The Richmond College Student Government Association and the Westhampton College Government Association held a workshop entitled Campus Climate: Student Solutions Workshop Thursday night at The Current to gather students’ ideas regarding racial issues at the University of Richmond.
The idea of allowing students to voice their thoughts through a workshop was inspired by a similar event held to address sexual assault issues on campus, said senior Mike Laposata, the president of RCSGA.
“Students really came together to formulate ideas to really present to the administration to fix some of the problems that they thought were happening,” Laposata said. “We thought, ‘Hey, you know, this is something that affects the whole community at large. Why don’t we all come together as students and think about some ideas and then present them to the administration?’”
The event was divided into three stages. In the first one, attendants wrote down their ideas on how different areas of the school can improve. The categories included social life, physical space, orientation, admissions, transparency and communications, administration, curriculum, faculty, campus support services staff, safety and residence life policies.
A meeting was held with multicultural student leaders and administrative officers prior to the event to decide what categories needed to be included in the workshop, Laposata said.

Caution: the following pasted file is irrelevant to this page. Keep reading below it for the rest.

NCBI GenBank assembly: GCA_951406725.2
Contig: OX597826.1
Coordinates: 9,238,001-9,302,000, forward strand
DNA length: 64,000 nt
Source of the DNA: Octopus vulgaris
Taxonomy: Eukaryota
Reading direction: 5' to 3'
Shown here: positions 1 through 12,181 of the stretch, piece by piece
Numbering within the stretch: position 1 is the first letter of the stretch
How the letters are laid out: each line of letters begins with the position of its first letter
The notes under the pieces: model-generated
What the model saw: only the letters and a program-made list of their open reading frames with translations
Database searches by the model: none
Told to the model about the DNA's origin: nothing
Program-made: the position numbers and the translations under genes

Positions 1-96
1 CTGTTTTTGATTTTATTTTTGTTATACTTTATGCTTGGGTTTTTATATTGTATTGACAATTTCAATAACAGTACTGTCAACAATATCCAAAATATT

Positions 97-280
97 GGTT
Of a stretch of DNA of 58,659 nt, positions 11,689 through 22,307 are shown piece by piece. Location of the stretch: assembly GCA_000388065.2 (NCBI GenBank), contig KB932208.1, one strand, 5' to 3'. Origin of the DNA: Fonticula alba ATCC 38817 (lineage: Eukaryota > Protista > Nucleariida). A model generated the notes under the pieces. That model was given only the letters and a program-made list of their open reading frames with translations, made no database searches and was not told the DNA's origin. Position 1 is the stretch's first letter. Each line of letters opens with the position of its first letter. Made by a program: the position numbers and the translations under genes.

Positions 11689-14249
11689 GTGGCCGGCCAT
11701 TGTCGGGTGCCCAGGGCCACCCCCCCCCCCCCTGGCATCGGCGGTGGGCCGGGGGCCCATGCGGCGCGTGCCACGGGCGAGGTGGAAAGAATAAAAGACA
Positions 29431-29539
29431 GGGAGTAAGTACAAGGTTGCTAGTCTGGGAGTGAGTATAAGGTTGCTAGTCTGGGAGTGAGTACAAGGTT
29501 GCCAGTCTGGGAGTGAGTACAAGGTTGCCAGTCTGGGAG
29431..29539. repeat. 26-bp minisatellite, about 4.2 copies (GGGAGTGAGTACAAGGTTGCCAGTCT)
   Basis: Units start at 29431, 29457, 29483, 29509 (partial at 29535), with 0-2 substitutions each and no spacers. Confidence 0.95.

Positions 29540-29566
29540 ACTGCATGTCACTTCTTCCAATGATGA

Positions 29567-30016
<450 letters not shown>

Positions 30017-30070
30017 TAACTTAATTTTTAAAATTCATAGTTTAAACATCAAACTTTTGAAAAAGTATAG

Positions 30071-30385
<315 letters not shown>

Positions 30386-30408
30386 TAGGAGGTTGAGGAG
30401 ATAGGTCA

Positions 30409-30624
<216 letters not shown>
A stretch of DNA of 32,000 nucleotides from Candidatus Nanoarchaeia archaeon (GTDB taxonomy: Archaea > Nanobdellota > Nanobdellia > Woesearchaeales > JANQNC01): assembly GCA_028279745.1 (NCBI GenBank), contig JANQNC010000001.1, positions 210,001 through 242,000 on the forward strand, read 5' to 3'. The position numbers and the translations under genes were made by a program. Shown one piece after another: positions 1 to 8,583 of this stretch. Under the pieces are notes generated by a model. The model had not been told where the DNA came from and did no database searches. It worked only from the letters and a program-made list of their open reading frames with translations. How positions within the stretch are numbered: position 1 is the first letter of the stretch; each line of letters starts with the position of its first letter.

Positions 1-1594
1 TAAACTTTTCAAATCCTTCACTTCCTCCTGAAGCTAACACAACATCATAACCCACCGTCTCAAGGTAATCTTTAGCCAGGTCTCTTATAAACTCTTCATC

After writing down their ideas, attendants went to one of the topics and had a discussion aided by a facilitator about the solutions on the posters.
After the small group discussions, each facilitator shared the ideas from their categories with the rest of the attendants.
Greek life was a common subject in multiple categories. Some called for the restriction or outright ban of Greek life, while others highlighted the benefits of it and instead sought to improve diversity and inclusivity education for students who choose to go through recruitment.
Greater funding for multicultural groups was another major point of discussion within the social life category.
“I think that the school could do a lot more to be putting on inclusive social events, providing greater funding to multicultural groups,” said senior Liam McGrinder, a member of the RCSGA external affairs committee. “We’re looking into trying to get a lodge space for cultural groups and clubs to be able to throw parties.”
In the orientation, admissions and curriculum categories, two of the same topics arose: diversity education and ceasing the tokenization of students and faculty of color.
Better training for orientation advisers, requiring racial diversity wellness classes or first-year seminars and having more diverse faculty, especially in the Robins School of Business, were some of the ideas students wrote on the posters and discussed among their groups.
“We saw wellness and FYS as the two places where you could make the most changes because you can’t come with AP credits or anything to get rid of that, so you have to take those,” said sophomore Jason Cai, a facilitator. “That would encourage people to learn more about diversity.”
WCGA president Lindsey Paul, a senior, and Laposata will write a report based on the feedback provided by students for the administration.
“It’s going to be an ongoing conversation. The administration is going to be able to see what we have going on,” Paul said. “We’re going to try to work really efficiently and quickly, and we’re also going to try and make sure that all voices are included, even those that weren’t in this room.”
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